University officials and FarmHouse have agreed that members undergo diversity training, according to a university statement issued on Wednesday, after receiving public backlash from a video taken on Halloween night.
“Troy University, in conjunction with FarmHouse International, has completed a review of the circumstances behind the video recorded Oct. 31 at the FarmHouse fraternity house,” read the press statement.
“As a result of this investigation, Troy University’s FarmHouse chapter has agreed to complete education and training on the importance of unity, respect and diversity on the campus. This will be complemented by acts of service to the University and its students designed to rebuild trust.
“Troy University does not condone the actions and images depicted in the video, which are contrary to the University’s mission as Alabama’s International University. Troy University’s student population is one of the most diverse and international in the state of Alabama, and TROY is committed to the cultivation of a positive, inclusive environment.”
In the video, recorded on Snapchat at a party on Oct. 31, FarmHouse chapter President is seen wearing a mask with the face of President Donald Trump and a “Make America Great Again” hat.
In the video, he instructs two other FarmHouse members, dressed as border patrolmen, to catch a student, who is dressed as a Mexican immigrant.
The FarmHouse president and other members have not been available for comment this week.
The verdict came down on Wednesday, Nov. 8, almost a week after student protests and a town hall meeting on Friday that was attended by over 200 people.
At the football game on Thursday, Nov. 2, students participating in a protest held up signs that read “L’union fait la force,” which means “Unity is strength.” Students wore all black and locked arms to show solidarity with one another.
On Friday, students and faculty attended the town hall meeting in the Trojan Center ballrooms, hosted by the Student Government Association and Troy’s chapter of the NAACP.
During the forum-style meeting, Joe McCall, a lecturer of history, faculty adviser to the International Student Cultural Organization (ISCO) and former faculty adviser of Troy’s NAACP, presented the quote “The boys torture the frog in jest, but the frog suffers earnest” to describe the behavior of the four FarmHouse members who participated in the video skit.
“This kind of humor doesn’t cut it,” McCall said.
Other students and leaders on campus were provided the opportunity to discuss the video, its impact on them personally and Troy’s international student population.
Ashli Morris, a senior political science major from Athens and SGA president, said that students’ voices were heard during the forum, and she is in contact with the administration and the NAACP to work on “good next steps.”
FarmHouse International Fraternity released an updated statement yesterday regarding the outcome of the investigation:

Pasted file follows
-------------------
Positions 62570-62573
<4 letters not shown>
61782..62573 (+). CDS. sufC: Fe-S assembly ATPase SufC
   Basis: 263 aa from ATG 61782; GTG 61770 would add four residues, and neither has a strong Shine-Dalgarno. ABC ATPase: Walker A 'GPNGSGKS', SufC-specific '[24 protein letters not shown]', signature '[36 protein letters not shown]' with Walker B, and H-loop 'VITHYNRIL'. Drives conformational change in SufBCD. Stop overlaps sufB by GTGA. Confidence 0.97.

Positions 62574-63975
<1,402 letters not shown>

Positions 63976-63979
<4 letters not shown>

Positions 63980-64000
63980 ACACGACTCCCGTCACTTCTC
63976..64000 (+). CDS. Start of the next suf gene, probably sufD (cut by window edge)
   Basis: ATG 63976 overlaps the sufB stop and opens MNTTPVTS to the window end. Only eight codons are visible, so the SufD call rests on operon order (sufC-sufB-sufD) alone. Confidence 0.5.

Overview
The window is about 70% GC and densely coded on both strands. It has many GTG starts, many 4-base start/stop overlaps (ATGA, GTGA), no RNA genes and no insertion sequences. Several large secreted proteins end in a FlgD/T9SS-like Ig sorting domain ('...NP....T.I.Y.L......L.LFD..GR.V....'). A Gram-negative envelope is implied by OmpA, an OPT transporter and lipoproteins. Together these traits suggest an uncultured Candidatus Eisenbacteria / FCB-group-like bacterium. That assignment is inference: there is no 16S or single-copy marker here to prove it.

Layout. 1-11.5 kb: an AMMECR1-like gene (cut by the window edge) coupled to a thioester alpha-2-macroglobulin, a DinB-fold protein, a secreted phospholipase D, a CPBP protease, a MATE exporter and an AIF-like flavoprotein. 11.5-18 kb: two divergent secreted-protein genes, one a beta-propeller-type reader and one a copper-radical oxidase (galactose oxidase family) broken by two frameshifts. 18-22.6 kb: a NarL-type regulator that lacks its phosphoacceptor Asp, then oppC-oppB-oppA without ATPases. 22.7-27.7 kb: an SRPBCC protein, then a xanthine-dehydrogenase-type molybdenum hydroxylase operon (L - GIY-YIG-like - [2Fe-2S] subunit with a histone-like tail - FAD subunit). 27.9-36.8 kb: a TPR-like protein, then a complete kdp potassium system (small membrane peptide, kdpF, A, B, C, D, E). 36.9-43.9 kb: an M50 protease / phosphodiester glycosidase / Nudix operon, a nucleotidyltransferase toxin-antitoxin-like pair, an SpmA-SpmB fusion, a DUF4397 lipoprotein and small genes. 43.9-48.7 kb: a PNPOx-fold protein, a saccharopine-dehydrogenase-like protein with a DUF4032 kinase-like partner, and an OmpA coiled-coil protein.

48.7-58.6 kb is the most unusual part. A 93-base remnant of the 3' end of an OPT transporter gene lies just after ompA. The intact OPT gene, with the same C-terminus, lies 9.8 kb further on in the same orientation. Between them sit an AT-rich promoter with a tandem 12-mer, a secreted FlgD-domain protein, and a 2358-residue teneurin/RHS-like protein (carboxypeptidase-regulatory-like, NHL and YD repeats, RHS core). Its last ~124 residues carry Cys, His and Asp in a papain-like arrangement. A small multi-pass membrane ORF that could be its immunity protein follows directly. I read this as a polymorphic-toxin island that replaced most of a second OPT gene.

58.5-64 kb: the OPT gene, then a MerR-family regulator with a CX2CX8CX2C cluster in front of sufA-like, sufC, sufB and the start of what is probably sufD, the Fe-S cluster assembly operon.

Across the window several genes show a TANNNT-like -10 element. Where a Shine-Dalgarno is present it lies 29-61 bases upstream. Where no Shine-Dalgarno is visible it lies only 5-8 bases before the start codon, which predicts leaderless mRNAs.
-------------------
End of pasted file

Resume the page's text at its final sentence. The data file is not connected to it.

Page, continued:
“The four individuals who wore offensive costumes and participated in a culturally insensitive skit have accepted responsibility for their actions, are appropriately remorseful and are ready to use their poor judgment as a learning moment for their chapter and community.
“The chapter also recognizes the actions of a few have portrayed the organization in a poor light, and have agreed upon a plan with the University and International Fraternity to help provide education to members, as well as continued steps to be a part of a conversation in the community which promotes respect, dignity and unity.”
Nathaniel Rodriguez, a senior Spanish and broadcast journalism major from Comerio, Puerto Rico, who gave an emotional testimony at the town hall meeting, said on Facebook, “I think this is an appropriate response within the constraints the university has on what it can actually do.”
William Jackson, a senior political science major from Valley, posted a petition calling for FarmHouse President’s expulsion and formal punishment for Troy’s FarmHouse fraternity on change.org. In the petition, which has garnered 150 signatures, Jackson said, “The most dangerous companion of ignorance is power,” and states that the individual concerned “represents this doctrine of intolerance.”
Jackson also submitted a letter to the editor with the full text of his petition to the Tropolitan, which can be found on Page 8.
The Brothers of FarmHouse for Troy’s chapter released a statement last week about the video:
“We sincerely apologize for the actions that occurred during an event at the fraternity house on Oct. 31. These actions fall well short of the standards we expect of our members, and the individuals responsible will face appropriate disciplinary action.
“We deeply regret the hurt caused to members of our Troy community, and we are working closely with University officials to ensure something like this does not happen again.
“We will learn from this and take steps to regain the trust of the University and community.”